Debbie Mazurek | 19 Feb 2007 08:00:00 GMT | 0 comments

One of the most common practices insoftware development is code reuse. Developers use the strategy to savetime and money by reducing redundant tasks and the theory is put intopractice in several popular content management systems available tousers who want to create their own Web presence.

The CMS, or content management system, is a framework that can beused by both experienced and novice developers to produce Web sites forcountless purpose. From blog sites (like this one) to e-commerce sites,for Fortune 500 companies to private individuals, a CMS can makedeveloping content for the Web a whole lot easier.

Many of the popular CMS varieties employ a modular approach thatmakes it easy to construct your own add-ons to suit any purpose you'dlike - searching, FAQ building, file uploading, news posting - the listis exhaustive. In fact, the odds are good that someone else has alreadymade the add-on you seek: they figured out code reuse.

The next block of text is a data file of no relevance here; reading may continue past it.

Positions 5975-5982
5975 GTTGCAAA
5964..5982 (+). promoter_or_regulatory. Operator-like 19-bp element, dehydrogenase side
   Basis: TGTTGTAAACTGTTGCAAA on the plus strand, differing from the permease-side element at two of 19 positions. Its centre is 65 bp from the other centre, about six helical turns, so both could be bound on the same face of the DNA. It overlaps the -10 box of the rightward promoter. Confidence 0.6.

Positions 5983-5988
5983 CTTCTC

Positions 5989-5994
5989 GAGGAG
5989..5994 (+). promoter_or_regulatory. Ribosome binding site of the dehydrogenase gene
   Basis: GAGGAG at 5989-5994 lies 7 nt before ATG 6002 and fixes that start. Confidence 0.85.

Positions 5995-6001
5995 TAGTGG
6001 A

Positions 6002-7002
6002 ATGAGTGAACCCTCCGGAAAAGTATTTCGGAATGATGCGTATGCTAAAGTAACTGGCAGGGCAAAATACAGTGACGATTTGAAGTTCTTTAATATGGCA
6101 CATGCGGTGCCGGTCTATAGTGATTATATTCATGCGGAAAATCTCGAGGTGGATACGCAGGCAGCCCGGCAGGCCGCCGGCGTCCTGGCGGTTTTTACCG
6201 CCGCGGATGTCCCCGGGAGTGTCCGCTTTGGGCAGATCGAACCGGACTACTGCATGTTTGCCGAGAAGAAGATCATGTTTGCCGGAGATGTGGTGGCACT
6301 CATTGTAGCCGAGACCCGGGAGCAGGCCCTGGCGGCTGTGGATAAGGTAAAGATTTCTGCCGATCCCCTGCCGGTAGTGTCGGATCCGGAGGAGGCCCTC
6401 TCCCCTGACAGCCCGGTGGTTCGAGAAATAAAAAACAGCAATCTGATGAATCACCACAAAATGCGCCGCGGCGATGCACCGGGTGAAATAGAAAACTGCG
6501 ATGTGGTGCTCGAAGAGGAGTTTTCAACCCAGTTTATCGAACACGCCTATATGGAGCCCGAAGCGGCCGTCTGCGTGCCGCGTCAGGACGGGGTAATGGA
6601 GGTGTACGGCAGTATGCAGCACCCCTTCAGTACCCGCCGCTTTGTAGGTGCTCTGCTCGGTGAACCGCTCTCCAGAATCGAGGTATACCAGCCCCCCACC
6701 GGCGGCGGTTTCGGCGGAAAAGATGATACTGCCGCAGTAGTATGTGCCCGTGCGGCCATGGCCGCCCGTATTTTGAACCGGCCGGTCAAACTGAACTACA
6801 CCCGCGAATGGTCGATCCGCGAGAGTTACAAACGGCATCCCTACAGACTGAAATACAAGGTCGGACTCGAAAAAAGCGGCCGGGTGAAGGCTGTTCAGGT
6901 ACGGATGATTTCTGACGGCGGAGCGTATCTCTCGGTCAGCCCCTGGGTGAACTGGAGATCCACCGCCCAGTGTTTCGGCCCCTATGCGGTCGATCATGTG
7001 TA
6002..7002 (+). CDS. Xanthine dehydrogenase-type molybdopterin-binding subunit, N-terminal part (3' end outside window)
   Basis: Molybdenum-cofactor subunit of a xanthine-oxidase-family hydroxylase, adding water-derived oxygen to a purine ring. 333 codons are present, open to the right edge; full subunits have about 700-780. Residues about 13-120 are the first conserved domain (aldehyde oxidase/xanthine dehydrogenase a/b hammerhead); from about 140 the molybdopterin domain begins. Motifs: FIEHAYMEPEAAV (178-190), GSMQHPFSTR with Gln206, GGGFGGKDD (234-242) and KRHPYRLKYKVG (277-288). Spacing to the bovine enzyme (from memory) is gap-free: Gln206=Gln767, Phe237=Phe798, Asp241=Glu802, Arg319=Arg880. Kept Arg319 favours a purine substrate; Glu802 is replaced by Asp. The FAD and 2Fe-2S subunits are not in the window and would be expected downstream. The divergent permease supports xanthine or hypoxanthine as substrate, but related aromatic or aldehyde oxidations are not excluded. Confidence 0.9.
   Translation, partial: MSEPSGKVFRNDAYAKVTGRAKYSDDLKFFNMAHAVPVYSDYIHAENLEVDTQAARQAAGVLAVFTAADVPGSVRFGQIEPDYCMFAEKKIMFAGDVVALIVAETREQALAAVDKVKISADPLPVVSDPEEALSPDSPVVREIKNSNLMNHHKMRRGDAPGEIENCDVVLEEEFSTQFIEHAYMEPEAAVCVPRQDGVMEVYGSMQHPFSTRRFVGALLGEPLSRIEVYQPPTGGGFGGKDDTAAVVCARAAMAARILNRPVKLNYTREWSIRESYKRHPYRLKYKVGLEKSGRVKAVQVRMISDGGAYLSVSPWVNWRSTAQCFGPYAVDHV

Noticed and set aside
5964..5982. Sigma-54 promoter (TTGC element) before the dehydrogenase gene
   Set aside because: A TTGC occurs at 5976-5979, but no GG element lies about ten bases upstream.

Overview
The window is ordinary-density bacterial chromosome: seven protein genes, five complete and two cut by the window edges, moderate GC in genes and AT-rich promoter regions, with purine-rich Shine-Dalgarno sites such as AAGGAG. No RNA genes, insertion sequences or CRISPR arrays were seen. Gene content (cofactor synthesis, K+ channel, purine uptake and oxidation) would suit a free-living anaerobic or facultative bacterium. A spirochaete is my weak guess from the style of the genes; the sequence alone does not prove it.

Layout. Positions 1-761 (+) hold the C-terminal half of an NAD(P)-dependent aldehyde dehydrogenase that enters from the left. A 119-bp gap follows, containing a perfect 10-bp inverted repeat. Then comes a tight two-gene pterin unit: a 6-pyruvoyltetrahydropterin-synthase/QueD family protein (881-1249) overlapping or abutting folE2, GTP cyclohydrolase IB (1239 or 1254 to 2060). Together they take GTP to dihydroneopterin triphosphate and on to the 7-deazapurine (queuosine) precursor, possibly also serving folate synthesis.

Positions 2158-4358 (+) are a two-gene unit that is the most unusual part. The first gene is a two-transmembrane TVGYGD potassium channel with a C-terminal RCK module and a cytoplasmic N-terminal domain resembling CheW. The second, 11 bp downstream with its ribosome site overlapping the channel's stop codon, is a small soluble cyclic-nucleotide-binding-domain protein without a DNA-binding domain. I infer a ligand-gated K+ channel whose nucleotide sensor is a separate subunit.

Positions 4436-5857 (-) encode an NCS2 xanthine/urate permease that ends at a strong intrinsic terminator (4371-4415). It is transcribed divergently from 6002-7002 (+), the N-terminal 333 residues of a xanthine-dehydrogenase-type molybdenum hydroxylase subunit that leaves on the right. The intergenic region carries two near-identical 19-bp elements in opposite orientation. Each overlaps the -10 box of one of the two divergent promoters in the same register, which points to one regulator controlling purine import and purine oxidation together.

Joomla! and Mambo are two...

James O'Connor | 16 Feb 2007 08:00:00 GMT | 0 comments

There has been much talk recently about thelaunch of Windows Vista, and one feature in particular: SpeechRecognition. Speech Recognition allows the user to dictate arbitrarytext to the computer (a letter for example) using speech instead of thekeyboard. It also allows the user to carry out normal computing tasksvia a choice of pre-defined commands. There are commands such as"delete that," "press escape key," and "what can I say?" This last oneshows the user what kinds of command they can use in the currentsituation. If Speech Recognition is running, but sleeping, the usersays "start listening" to activate it.

It has been suggested that Speech Recognition could be subverted fornefarious purposes using malicious audio clips. The scenario would beas follows:

• The user is browsing the Web, with Speech Recognition enabled.
• They visit a Web site, with a background audio clip that plays as soon as the site is opened.
• The audio clip contains commands that...